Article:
ECJ ruling to have “significant implications” for fleets with field workers
The European Court of Justice has ruled that working time starts from the moment a field employee leaves home, rather than arrives for their first appointment.
The case relates to Spanish security system installation firm Tyco Integrated Security SL which closed its offices in the provinces in 2011 and assigned all its employees to the central office in Madrid.
The firm’s technicians use company vehicles to travel to appointments across Spain, but the employer does not treat the first journey of the day (from home to the first appointment) or the last journey of the day (from the last assignment to home), as 'working time'. Instead they regard this travel time as “rest time” under the Working Time Directive.
In response the Court of Justice has declared that where workers, such as those in the situation at issue, do not have a fixed or habitual place of work, the time spent by those workers travelling each day between their homes and the premises of the first and last customers designated by their employer constitutes working time within the meaning of the directive.
It added: “The Court considers workers in such a situation to be carrying out their activity or duties over the whole duration of those journeys. The journeys of the workers to the customers their employer designates is a necessary means of providing their technical services at the premises of those customers. Not taking those journeys into account would enable Tyco to claim that only the time spent carrying out the activity of installing and maintaining the security systems falls within the concept of working time, which would distort that concept and jeopardise the objective of protecting the safety and health of workers.”
According to the employment specialists at law firm Irwin Mitchell, the case could impact on thousands of companies.
Christopher Tutton, partner, said: "This ruling will have significant implications for companies that employ mobile workers who spend a lot of their time travelling to different appointments. It is not just relevant to maintenance technicians, it could apply to salespeople or care workers who visit those that they look after in their homes or even employees who travel regularly overseas through work.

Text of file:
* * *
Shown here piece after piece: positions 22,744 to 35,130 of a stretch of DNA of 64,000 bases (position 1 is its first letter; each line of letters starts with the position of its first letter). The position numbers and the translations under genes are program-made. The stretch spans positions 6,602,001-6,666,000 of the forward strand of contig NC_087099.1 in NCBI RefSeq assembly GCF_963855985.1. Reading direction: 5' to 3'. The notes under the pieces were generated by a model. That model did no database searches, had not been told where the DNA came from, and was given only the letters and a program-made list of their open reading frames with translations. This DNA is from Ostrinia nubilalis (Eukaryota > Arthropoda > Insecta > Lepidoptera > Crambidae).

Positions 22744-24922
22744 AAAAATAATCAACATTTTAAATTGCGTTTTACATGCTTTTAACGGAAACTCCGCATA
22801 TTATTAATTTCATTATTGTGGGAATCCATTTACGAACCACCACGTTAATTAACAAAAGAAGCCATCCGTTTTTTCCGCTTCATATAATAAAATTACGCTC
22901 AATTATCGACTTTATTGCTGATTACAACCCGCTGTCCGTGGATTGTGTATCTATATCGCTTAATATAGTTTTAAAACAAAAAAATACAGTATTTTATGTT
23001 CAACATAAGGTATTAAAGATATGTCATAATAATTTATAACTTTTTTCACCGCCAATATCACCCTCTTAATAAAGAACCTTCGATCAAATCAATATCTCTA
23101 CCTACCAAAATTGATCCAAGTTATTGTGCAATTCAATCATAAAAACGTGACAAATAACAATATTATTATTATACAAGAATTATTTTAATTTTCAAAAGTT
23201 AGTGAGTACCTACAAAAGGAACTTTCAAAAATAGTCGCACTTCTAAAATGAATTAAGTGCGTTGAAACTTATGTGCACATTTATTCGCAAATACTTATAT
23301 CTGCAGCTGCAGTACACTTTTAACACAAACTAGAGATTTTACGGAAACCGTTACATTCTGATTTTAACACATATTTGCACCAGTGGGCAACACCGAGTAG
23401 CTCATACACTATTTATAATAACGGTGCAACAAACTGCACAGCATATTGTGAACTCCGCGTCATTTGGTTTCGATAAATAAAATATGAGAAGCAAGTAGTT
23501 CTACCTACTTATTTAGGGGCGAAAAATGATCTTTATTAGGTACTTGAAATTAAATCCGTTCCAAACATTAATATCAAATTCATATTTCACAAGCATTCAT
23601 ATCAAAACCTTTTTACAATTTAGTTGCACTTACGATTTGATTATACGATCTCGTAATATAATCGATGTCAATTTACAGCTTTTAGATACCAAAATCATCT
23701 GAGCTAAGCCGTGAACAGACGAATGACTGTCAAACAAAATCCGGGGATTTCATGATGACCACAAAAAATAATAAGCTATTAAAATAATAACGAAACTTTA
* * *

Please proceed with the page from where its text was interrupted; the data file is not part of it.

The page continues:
"Many UK companies do not consider travel time outside normal working hours as working time, but now that the ECJ has said that it should, thousands of companies may need to make changes, for example, by ensuring that assignments at the start and end of the day are near employees' homes, adjusting working hours generally or asking employees to opt out of the 48 hour working week. If they don't, employees could quickly exceed the number of working hours that they are legally allowed to work and bosses could therefore soon find that they are operating illegally and at risk of facing costly claims against them.”
In the UK the ruling could also significantly increase payroll costs for firms with field workers. Although the ECJ has pointed out that the Working Time Directive does not apply to the remuneration of workers, businesses will need to be ensure that they don’t fall foul of the National Minimum Wage Act when taking into account the additional travel time.
Christopher Tutton added: "The UK Government will also be under pressure by unions and workers in relation to issues surrounding the National Minimum Wage Regulations to require employers to pay for this time. Currently, travel from a worker's home to their place of work is not counted and does not have to be paid. Where home is their effective place of work, it will be difficult for the Government to sustain an argument that time that is deemed to form part of a worker's hours should not be paid for and if employers are required to pay for this, it could dramatically increase the payroll costs of businesses who employ low paid staff."